In 2016, a burger was thrown at performance artist Travis Alabanza as they walked along Waterloo Bridge. No one did anything to help or assist. To understand this act of violence, they created a piece based around the burger into a confessional storytelling show with live cooking, and audience interaction to share and highlight the lived experiences of a trans person of colour.
For Midsumma Festival this year, Burgerz is making its way to Theatre Works with Kikki Temple taking the audience through the unique experience that mashes together trans culture and the burger. Through some serendipitous circumstances, Temple, already aware of Alabanza and Burgerz, was put in touch with director Kitan Petkovski about starring in the production.
"I had seen some interviews Travis had done with trans folk on YouTube for Arts Projects Australia that intrigued me, and it was the first time I had heard of them as an artist and their work and this incident of a burger that was thrown at them. I ended up buying Burgerz and read it that afternoon," Temple recalls. "I connected to it so much. The pain and anger in it were relatable but what fascinated me was the way in which the message was set out for the audience in a digestible way. It’s not bashed into their skulls so to speak. My contact details had been given to Kitan by a friend who then asked if I would be interested in working on the piece and I immediately said yes. It was like the universe was pointing me to this work because I didn’t seek it out, it came to me. Which has been a blessing."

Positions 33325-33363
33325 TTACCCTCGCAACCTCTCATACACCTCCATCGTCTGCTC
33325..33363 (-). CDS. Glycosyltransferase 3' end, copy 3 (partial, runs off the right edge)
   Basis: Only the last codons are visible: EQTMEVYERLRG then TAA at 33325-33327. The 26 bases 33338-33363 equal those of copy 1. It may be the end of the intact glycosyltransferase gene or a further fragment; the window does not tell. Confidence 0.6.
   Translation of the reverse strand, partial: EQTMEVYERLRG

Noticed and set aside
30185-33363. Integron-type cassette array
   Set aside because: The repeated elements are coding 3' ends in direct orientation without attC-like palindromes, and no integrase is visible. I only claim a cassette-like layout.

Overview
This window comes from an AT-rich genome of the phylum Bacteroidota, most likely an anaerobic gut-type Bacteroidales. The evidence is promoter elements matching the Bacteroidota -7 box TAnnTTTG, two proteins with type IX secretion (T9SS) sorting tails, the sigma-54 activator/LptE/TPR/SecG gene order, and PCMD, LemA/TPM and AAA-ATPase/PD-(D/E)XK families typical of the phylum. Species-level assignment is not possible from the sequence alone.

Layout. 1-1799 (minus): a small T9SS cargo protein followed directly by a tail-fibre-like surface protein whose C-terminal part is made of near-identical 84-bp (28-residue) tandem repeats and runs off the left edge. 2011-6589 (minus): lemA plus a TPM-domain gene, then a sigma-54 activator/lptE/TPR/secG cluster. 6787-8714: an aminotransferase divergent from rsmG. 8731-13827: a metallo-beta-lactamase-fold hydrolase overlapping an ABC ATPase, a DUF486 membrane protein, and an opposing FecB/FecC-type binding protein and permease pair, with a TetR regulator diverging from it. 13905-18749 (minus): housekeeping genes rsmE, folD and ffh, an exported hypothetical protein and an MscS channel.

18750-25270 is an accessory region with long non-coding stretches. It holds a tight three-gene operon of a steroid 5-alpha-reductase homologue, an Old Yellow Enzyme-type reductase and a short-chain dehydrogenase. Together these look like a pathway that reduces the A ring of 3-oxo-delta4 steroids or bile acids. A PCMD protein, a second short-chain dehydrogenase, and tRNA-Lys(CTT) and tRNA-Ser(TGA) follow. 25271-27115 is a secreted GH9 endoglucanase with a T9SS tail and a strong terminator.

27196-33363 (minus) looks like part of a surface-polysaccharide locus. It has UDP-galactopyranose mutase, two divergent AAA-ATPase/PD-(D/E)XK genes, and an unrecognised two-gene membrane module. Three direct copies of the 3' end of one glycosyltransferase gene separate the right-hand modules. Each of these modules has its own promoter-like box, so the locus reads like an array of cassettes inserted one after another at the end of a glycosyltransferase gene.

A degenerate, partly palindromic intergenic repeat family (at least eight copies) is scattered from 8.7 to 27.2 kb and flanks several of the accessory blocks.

While this is based on Alabanza's personal account, Temple has found pieces of herself and her life in Burgerz and thus able to bring a fresh authentic perspective to it. "This could have happened to anyone of us. We all have very similar stories as trans or gender non-conforming people, and as a person of colour these stories get even more alike,” they say. “This has allowed me to look at the work as a part of my story as well because of how it hits home. I can relate having gone through similar incidents. I know Travis is describing an event and their processing of it afterward, but this is also my story and it’s one that needs to be told here in our part of the world."
"What Burgerz is going to do is engage and challenge people to have a little courage to address their perceptions of gender. To look at themselves and look past what one thinks about it and see humanity instead. Once this can be done, the opportunities for understanding and acceptance far exceed the default of how we think," Temple tells me. "If you imagine a burger, you have a picture of it and an expectation of it even before you pay for it. Anything other than what you expect will face critique and influence your thoughts about the burger. The piece reminds us that we do this not only to burgers but also when it comes to gender and how we should look and present ourselves to the world."
Of course, behind every great performance is a great director and Temple and Petkovski's collaboration has been just that, in the truest sense of the word. "I have been made to feel very safe as Kitan often checks in to make sure I’m not being pushed into any space that could be triggering. But because he makes me feel safe, this allows me to go to those places that I’ve felt were scary and to sit in and use parts of me I’ve tried to hide while transitioning," Temple explains. "It has been one of the most liberating collaborations I’ve ever been a part of, and I can’t wait for everyone to see what we’ve been cooking up!"
Venue: Theatre Works, 14 Acland St, St. Kilda
Season: 8 - 18 February | Tues - Sat 7:30pm
Duration: 60 minutes
Tickets: $35 Full | $30 Concession and Preview
Bookings: Theatre Works